dates de séjour
projet de recherche
Neoliberal Governmentality and Its limits: the Challenges of State and Societal Trans-formation in (Post) Revolutionary Tunisia
At IMERA, Emel Akçalı will concentrate on her research on the challenges of the state and societal transformation process in post-revolutionary Tunisia where she has been conducting fieldwork since March 2013. By drawing upon insights from various disciplines: sociology, history, political science, international relations, philosophy and social psychology, her research scrutinizes the new forms of subjectivities, hybrid identities and transformed structures which have emerged as a result of the post-Revolutionary process in Tunisia. In so doing, Akçalı’s work aims to problematize whether a successfully functioning representative democracy, a liberal constitution and a flourishing civil society now indicate that the Tunisian socio-political actors have been able to genuinely transform the social structures and social relations within which they have been embedded at both local and global levels The research project will also examine the theoretical added value of critical realist premises to the Foucauldian governmentality framework, in order to be able to analyse the scope for genuine revolutionary change at state and societal level.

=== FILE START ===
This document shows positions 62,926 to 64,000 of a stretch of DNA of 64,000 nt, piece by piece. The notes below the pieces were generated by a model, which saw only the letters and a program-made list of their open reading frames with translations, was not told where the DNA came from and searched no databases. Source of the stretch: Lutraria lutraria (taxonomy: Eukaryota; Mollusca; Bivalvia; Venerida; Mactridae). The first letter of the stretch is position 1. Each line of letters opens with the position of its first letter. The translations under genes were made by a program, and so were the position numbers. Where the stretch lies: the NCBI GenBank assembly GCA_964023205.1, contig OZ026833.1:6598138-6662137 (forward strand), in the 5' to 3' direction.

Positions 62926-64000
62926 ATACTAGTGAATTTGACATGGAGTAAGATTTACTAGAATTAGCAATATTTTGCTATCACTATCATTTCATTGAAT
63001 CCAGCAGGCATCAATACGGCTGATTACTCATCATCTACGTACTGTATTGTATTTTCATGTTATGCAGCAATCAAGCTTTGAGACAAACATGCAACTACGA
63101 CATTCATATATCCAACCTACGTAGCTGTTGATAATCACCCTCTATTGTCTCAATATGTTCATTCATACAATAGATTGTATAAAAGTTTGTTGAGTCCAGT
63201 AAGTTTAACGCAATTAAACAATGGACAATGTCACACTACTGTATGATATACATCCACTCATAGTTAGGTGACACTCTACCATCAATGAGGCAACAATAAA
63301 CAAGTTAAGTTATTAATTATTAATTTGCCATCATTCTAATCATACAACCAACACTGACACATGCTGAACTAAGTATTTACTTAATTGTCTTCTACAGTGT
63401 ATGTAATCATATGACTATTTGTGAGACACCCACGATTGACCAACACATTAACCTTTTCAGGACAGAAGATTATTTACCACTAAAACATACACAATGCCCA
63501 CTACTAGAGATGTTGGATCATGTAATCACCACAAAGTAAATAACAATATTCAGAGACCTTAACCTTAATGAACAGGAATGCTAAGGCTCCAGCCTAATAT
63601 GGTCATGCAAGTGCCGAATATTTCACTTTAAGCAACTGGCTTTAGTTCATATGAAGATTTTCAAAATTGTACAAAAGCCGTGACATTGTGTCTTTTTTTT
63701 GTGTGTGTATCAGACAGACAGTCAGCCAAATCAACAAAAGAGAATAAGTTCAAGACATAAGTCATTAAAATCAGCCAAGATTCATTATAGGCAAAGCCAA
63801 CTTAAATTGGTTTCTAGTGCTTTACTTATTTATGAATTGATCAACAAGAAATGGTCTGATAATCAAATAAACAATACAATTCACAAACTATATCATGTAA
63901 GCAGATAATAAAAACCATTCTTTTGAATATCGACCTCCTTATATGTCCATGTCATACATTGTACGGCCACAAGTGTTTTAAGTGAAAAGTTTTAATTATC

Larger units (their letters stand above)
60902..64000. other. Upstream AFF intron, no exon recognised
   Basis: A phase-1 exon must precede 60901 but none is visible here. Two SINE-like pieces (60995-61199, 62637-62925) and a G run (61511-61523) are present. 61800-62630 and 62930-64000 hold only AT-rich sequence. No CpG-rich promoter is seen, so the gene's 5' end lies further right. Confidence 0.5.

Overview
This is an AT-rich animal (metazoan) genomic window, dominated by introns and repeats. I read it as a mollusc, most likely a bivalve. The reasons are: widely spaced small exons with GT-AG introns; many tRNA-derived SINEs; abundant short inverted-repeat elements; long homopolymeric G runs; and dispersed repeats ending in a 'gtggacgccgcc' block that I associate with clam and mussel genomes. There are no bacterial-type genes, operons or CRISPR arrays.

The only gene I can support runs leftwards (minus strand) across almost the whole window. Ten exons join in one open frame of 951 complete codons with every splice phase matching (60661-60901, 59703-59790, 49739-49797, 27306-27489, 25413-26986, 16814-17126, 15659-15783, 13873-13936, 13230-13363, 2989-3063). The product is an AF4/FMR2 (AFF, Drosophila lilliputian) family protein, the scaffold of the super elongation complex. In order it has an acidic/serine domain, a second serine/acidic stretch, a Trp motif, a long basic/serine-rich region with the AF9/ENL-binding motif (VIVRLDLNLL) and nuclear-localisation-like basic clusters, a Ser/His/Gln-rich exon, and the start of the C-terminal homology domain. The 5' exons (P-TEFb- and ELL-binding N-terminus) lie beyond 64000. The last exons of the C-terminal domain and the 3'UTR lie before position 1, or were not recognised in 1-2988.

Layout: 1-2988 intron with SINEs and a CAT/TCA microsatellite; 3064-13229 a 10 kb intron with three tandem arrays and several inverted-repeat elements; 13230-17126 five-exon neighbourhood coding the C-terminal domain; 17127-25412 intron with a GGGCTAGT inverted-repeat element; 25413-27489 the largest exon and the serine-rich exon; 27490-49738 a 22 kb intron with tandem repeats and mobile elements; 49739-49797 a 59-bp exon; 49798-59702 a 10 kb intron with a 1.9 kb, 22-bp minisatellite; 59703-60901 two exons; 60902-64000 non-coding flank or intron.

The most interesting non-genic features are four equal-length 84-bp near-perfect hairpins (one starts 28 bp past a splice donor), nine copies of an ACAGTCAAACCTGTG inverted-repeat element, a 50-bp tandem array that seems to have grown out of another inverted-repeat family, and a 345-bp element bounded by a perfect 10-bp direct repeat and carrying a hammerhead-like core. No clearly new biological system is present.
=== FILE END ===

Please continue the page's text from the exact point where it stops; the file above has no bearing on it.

Emel Akçalı is Assistant Professor at the Department of International Relations and European Studies of Central European University (CEU) in Budapest. Her teaching and research interests span the state, society, conflict and politics in the Middle East and North Africa, social movements, upheavals and (trans-)formation of collective identities in the age of globalization, the limits of neoliberal governmentality outside of the Western realm, critical realist philosophy and non-Western and alternative globalist geopolitical discourses. She has been awarded the CEU Institute of Advanced Study and Aix-Marseille University Institute for Advanced Study resident fellowships for her on-going research on the challenges of state and societal transformation in post-revolutionary Tunisia. She is the author of Chypre: Un enjeu géopolitique actuel (l’Harmattan, Paris, 2009) and her work has been published in Political Geography, Security Dialogue, Eurasian Geography and Economics, Antipode, Annals of the American Geographers, Asian Journal of Social Sciences and Geopolitics